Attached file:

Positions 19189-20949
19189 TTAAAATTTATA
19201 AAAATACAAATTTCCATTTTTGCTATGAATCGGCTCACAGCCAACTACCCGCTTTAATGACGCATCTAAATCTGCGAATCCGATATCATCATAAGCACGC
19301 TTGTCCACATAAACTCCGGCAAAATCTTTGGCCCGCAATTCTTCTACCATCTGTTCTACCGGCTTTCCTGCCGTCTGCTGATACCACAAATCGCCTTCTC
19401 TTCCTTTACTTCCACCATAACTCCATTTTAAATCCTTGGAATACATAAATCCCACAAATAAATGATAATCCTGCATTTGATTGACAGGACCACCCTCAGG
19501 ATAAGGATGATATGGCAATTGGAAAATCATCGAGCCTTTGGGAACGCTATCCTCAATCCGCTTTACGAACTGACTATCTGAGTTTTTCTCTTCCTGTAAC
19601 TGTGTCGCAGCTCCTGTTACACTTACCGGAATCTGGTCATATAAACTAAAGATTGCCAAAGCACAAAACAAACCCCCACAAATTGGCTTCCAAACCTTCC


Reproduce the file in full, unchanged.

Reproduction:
Positions 19189-20949
19189 TTAAAATTTATA
19201 AAAATACAAATTTCCATTTTTGCTATGAATCGGCTCACAGCCAACTACCCGCTTTAATGACGCATCTAAATCTGCGAATCCGATATCATCATAAGCACGC
19301 TTGTCCACATAAACTCCGGCAAAATCTTTGGCCCGCAATTCTTCTACCATCTGTTCTACCGGCTTTCCTGCCGTCTGCTGATACCACAAATCGCCTTCTC
19401 TTCCTTTACTTCCACCATAACTCCATTTTAAATCCTTGGAATACATAAATCCCACAAATAAATGATAATCCTGCATTTGATTGACAGGACCACCCTCAGG
19501 ATAAGGATGATATGGCAATTGGAAAATCATCGAGCCTTTGGGAACGCTATCCTCAATCCGCTTTACGAACTGACTATCTGAGTTTTTCTCTTCCTGTAAC
19601 TGTGTCGCAGCTCCTGTTACACTTACCGGAATCTGGTCATATAAACTAAAGATTGCCAAAGCACAAAACAAACCCCCACAAATTGGCTTCCAAACCTTCC